Seventy-five

We were following the main road, with moonlit fields and the dark shapes of trees and farmsteads on either side of us. Our footsteps were loud in the silence, that was otherwise broken only by the sound of the wind in the trees and the occasional call of a nocturnal bird.

I began to breathe easier, feeling the muscles in my neck and shoulders relax.

"What did you expect?" It was the voice that I had heard in my vision of the burning palace, the voice of the worship of Urduk.

I wondered about that. What had I expected? A tiny flame, leading us off into the wilderness? Some communal descent into madness?

"Something more - cathartic, I suppose."

"Ah, catharsis. The one moment of release and redemptionů interesting concept."

"I'm so glad you approve."

He chuckled, and then he was gone.

I took a deep breath and took in my surroundings. The young servant from the farmstead was walking beside me, seeming much calmer than he had been when we left. I tried to catch his eye to give him a reassuring smile, but he was looking straight ahead and didn't seem to notice me.

Jared, Rodan and the soldier were in front of me and for a while I watched them, wondering what was going through their minds. Were they happy, to be nearing the end of our journey? Did they have any idea what would happen next? Were they frightened?

It's no use asking these questions, I told myself. Just stay alert. The enemy can be anywhere.

We walked on, in silence.

There was something about the steady rhythm of our footsteps on the dirt road that seemed to lull my mind to sleep. In spite of my efforts to remain aware of my surroundings my thoughts kept drifting to the events of the past few days, and to my son. No, I told myself. Don't go there. The grief and anger will destroy you if you do.

When I became aware of my surroundings again, I noticed Jared had fallen back somewhat and was now walking beside me.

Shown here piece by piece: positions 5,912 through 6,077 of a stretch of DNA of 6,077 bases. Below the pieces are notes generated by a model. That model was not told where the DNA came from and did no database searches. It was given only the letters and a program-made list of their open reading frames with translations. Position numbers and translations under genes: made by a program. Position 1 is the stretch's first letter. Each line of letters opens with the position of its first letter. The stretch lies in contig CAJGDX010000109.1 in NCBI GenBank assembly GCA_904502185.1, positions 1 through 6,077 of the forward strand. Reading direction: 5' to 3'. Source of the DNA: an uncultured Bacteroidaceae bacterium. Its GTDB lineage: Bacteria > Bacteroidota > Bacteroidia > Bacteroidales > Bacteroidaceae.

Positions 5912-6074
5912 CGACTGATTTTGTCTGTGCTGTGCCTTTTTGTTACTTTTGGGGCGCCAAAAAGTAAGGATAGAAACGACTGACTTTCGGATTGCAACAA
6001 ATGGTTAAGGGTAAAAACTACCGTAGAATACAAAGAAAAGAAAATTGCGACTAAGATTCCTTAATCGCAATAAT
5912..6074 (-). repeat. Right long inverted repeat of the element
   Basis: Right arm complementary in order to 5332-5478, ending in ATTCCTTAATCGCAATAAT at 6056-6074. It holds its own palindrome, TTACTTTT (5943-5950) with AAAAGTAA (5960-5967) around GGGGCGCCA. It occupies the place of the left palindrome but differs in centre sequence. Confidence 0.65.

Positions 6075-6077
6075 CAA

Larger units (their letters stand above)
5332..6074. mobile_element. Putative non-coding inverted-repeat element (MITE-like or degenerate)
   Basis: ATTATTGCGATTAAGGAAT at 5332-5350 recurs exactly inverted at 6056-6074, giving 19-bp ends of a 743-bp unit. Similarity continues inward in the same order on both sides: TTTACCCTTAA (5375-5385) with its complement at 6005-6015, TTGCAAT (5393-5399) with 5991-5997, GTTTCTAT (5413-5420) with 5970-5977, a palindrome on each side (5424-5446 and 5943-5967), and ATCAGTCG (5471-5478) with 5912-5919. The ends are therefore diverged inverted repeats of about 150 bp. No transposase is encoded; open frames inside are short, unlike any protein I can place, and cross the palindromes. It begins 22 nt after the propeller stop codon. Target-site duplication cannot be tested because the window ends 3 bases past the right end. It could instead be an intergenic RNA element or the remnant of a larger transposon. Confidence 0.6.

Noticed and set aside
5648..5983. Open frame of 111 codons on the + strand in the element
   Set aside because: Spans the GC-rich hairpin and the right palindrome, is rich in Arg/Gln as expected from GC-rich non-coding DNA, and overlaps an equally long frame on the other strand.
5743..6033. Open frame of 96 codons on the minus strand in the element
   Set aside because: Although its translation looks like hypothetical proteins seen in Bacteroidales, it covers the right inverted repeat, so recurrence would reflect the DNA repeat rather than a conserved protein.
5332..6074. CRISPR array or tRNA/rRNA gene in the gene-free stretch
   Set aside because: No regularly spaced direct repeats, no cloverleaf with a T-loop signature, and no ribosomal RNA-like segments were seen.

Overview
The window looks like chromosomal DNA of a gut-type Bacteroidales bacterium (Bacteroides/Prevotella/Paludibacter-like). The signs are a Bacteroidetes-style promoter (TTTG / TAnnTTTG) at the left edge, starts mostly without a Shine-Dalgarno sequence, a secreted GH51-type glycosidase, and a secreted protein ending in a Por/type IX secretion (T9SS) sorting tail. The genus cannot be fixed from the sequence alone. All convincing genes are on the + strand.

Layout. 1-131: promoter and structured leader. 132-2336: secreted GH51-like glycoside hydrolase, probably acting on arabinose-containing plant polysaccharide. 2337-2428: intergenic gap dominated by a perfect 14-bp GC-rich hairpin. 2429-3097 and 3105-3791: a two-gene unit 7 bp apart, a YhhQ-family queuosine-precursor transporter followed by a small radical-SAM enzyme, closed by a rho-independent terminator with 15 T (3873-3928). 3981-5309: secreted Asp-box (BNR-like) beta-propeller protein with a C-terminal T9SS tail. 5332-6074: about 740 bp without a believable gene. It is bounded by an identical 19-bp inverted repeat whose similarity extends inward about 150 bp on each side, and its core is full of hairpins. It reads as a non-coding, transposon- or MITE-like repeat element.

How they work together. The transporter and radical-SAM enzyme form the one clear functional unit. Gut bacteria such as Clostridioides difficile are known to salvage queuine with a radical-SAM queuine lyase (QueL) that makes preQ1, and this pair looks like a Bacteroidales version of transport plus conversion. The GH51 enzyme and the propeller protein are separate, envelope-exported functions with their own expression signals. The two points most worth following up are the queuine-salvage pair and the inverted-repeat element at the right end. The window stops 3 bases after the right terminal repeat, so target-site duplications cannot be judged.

"How are you holding up?" he silently asked me.

"I'm fine."

"Good."

"And you?"

He chuckled. "I'm getting there."

I looked at him, wondering what he meant, but his face was unreadable.

He quickened his pace to join Rodan and the soldier, and when my eyes followed him I noticed that the sky ahead of us was getting brighter. A new day, I thought, finding the thought strangely comforting. I guess there'll always be another day.

"Not necessarily."

Again, the voice that had taunted me in the burning palace.

"Are you going to start threatening me again?"

"Why would I do that?" His surprise sounded genuine. "As I told you I no longer desire your death."

"Well, thanks."

He was quiet for a while, but I could still feel his presence.

"What?"

"It's true, you know. Another day may not come."

"And then, what?"

"Eternal darkness, of course. The end of everything."

"The end of everything," I repeated. "Is that what you want?"

"It may be what you want. You may even get it."

No, I thought. That's not true. Then I remembered what the older man at Jarvik's prison had told me as I lay in my bed, still blind. He had told me that the red stone was something called a troth, and that by creating it the earth goddess had made a pact with me to grant me my heart's desire at the time - no more, no more pain, no more suffering, no more.

"Are you sure a world without pain and suffering can even exist? Are you willing to take the risk?"

I stumbled, feeling dizzy and sick to my stomach. The boy reached out his hand to support me, and I made a gesture to tell him I was alright.

I can't do it, I thought. I can't go on.



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